What Makes a Great Influencer?

Personal branding and building authenticity are two important factors everybody should consider while becoming an influencer. Being yourself, putting in a lot of time and effort in something you believe and passion is not enough. You need to have a social media presence and should be able to share your thoughts out confidently on these social media platforms. Once you know you have built a decent follower base, it is time to become a great influencer.

Sunday, July 2, 2017

Content Marketing | Online Marketing Strategy

Content Marketing Musts: 5 Keys To Driving Sales With Content

Everybody knows that these days, content is king. But not everybody knows how to create effective content for their brand. Brands that create content on the fly without a strategic plan and objectives in place are sure to be disappointed in the results their efforts return. Those that don’t know how to optimize content with an eye toward conversions will be similarly disappointed.

Content marketing is a long-term strategy. Unlike paid search, for example, it simply isn’t a channel that will generate immediate returns. Content marketing must be built and nurtured over time, and it must be designed with conversion potential in mind. Here are 5 things to keep in mind when creating and optimizing content that will convert.

1. Test site messaging and copy

Content is about more than just blog posts and whitepapers -- content is central to every single marketing message your brand creates. Every piece of content has the potential to impact conversions. That includes everything from a million dollar Super Bowl ad to the button text of your homepage call-to-action. We often see brands in such a rush to create new, exciting content that they fail to optimize the content their users encounter on a daily basis: website copy.

Website copy -- button text, product copy, main messaging, etc. -- is one of the biggest conversion influencers. It will either create user desire to browse deeper or it will convince the user to look elsewhere. One of the best things you can do to use content to drive conversions is to audit your website copy, searching for opportunities to speak more clearly and effectively to your audience. Test different value propositions and messaging to identify the highest-performing variations.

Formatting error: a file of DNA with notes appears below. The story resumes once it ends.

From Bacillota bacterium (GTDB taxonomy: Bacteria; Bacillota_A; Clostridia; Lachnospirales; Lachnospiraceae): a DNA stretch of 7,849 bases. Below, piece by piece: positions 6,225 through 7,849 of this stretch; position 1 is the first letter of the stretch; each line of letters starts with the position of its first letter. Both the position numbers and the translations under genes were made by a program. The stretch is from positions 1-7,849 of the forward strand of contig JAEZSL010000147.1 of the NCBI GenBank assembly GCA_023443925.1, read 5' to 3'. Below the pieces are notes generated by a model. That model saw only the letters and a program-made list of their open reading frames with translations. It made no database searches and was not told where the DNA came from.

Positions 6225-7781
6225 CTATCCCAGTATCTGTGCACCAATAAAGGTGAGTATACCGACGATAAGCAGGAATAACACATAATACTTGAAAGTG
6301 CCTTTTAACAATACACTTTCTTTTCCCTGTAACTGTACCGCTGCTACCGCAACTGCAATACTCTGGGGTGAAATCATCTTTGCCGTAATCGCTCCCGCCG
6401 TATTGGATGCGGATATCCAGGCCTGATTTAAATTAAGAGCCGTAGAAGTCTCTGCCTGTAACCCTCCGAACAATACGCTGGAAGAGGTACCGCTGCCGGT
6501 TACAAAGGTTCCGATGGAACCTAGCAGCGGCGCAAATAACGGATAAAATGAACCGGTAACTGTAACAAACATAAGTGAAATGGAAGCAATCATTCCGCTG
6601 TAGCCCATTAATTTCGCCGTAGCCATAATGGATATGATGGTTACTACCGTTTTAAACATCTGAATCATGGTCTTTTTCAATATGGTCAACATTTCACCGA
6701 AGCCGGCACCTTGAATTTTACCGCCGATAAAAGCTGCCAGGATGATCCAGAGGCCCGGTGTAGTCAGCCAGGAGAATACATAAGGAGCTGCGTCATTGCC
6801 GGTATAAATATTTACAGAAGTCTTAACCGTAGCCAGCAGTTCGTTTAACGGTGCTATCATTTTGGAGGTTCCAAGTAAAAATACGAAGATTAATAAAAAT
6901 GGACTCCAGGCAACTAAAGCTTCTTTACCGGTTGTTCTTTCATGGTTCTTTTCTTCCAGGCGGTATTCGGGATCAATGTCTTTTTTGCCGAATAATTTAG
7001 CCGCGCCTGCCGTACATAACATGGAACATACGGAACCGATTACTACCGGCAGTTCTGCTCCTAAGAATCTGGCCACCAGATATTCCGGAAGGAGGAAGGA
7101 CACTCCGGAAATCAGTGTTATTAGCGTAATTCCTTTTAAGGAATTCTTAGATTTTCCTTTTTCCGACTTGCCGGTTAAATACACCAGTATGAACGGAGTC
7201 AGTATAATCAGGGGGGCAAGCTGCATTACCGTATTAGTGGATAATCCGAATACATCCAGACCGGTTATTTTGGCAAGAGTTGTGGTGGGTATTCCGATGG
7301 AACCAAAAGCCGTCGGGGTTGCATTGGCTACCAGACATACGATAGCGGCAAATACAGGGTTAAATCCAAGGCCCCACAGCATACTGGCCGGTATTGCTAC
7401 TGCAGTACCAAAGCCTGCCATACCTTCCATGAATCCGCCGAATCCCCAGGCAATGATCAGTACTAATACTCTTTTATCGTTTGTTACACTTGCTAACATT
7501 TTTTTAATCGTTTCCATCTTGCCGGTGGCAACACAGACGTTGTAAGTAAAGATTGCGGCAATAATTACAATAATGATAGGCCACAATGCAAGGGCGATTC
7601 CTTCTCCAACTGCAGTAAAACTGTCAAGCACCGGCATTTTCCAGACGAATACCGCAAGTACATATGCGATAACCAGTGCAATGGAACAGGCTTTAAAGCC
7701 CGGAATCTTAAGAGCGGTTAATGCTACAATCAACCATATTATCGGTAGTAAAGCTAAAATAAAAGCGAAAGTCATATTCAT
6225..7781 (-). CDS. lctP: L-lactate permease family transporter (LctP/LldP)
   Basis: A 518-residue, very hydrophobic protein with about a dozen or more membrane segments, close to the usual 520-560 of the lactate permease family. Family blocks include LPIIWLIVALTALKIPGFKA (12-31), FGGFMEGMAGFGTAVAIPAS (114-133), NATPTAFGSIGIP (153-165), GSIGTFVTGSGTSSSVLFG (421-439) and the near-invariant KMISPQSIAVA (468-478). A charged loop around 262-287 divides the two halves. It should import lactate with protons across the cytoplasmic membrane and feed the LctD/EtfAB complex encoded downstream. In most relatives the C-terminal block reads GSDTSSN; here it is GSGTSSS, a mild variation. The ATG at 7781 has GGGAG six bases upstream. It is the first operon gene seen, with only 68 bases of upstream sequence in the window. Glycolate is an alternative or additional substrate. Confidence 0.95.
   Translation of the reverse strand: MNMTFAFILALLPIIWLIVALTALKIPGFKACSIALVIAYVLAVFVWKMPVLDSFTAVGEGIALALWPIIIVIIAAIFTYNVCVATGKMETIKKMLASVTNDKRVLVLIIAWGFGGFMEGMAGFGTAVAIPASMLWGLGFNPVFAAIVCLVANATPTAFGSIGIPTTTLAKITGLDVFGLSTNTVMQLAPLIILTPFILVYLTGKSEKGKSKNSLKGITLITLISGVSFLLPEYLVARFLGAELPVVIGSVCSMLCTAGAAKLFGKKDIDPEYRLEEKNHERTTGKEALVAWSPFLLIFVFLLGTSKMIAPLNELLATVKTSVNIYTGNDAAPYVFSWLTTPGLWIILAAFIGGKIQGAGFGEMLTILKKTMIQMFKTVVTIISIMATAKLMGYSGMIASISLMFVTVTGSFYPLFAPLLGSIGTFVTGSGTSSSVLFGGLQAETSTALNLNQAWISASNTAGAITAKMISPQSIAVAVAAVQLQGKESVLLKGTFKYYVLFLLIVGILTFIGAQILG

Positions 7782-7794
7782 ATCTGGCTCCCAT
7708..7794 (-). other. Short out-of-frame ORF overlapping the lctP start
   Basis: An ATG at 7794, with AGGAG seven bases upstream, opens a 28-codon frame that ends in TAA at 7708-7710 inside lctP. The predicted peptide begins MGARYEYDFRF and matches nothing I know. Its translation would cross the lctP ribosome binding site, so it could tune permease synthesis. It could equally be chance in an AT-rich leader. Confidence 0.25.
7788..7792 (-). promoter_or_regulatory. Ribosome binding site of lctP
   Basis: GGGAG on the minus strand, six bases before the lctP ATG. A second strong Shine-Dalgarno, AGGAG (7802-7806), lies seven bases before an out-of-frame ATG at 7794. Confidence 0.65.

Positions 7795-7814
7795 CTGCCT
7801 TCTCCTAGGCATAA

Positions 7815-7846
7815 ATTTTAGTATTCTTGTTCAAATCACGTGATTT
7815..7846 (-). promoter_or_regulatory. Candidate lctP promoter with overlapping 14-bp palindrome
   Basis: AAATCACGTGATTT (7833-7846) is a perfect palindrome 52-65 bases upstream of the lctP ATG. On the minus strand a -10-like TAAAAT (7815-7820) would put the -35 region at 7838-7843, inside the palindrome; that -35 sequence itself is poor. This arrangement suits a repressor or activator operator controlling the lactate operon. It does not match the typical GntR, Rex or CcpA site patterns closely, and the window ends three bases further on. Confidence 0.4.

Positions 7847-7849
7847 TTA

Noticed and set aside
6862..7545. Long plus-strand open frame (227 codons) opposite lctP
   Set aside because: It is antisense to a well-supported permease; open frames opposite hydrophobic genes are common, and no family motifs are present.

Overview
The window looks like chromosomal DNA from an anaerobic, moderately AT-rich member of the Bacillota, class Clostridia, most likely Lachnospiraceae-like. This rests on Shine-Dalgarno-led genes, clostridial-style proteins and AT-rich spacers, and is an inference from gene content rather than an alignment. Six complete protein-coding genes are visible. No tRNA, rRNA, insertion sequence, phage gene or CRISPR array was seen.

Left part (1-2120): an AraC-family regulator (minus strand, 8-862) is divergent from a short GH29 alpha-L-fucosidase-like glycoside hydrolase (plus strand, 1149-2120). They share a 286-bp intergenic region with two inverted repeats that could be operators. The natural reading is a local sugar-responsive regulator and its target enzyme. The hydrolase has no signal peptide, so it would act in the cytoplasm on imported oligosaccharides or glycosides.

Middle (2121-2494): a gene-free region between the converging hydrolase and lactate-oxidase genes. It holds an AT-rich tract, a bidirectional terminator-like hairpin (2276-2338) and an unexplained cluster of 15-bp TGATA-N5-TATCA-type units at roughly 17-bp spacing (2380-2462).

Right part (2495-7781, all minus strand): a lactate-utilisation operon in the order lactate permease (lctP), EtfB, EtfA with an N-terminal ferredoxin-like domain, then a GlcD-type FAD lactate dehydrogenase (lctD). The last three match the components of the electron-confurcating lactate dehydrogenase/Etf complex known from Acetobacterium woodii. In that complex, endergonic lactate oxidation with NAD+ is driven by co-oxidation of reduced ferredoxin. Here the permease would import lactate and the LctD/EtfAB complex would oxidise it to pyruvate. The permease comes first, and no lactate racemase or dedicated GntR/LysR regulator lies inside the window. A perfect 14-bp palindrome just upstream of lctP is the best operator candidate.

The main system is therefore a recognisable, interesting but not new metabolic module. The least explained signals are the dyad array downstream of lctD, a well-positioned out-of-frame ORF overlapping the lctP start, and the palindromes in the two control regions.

2. Include a Call-To-Action

It’s impossible to overstate the importance of CTAs to your content’s ability to convert its audience. Every promotional message should include a CTA because without one the audience will be at a loss about what they’re supposed to do next. It may seem like a pretty basic recommendation and it’s not one that’s usually missed on more obvious pieces of content like emails. But what about the rest of your content? Do you include CTAs on your blog posts? What about your videos? Your whitepapers? Don’t miss an opportunity to tell the user what to do next. Include relevant, logical CTAs in all your content.


Content Marketing | Social Media Marketing Tips

3 Tips to Create Content And Social Media Marketing That Sells

With the pressure on financial marketers to demonstrate ROI intensifying, it’s more important than ever to understand the buyer’s journey and create content that moves people through the sales funnel. To drive measurable growth, bank and credit union marketers need to target key audiences with relevant content to that speaks to their specific needs at each stage of the funnel.

Consumers are visiting branches less often. They can open accounts on mobile phones, and apply for loans at work on their lunch break. While lead nurturing and effective prospecting can be accomplished cost effectively in digital channels, the financial services industry has lagged behind. Banks and credit unions have failed to allocate sufficient budgetary resources where users spend most of their time. Instead, financial institutions have been flushing money down the toilet on tactics that can’t be tracked and don’t produce leads.

This is why a content marketing strategy is more important than ever before. Now that people can be targeted in digital channels with amazing accuracy, it makes financial sense to move budgets away from traditional media towards content marketing strategies that focus on generating leads, growing relationships and improving the bottom line.

Internet Marketing | Voice Search, SEO

Voice search and SEO: Why B2B marketers need to pay attention now

Voice search is commonly discussed in the context of local and B2C SEO, but it’s being used for more than just getting directions to nearby restaurants or hearing the next step in a recipe while cooking. Voice search is being adopted for a variety of purposes, and its influence on B2B decision-makers is growing as well.

By looking at who’s using voice search, why they’re using it, and where they’re using it, it becomes very clear that the impact of voice search on B2B SEO is inevitable. Adoption of the technology is on the rise, so it’s time for brands to begin optimizing for voice search.
Who’s using voice technology?

As early as 2014, 55 percent of teens and 41 percent of adults were already using voice technology daily. Adults use it to dictate texts, illustrating a desire to avoid typing on small devices. Teens use it to get help with homework, demonstrating an early adoption of voice technology for organic search.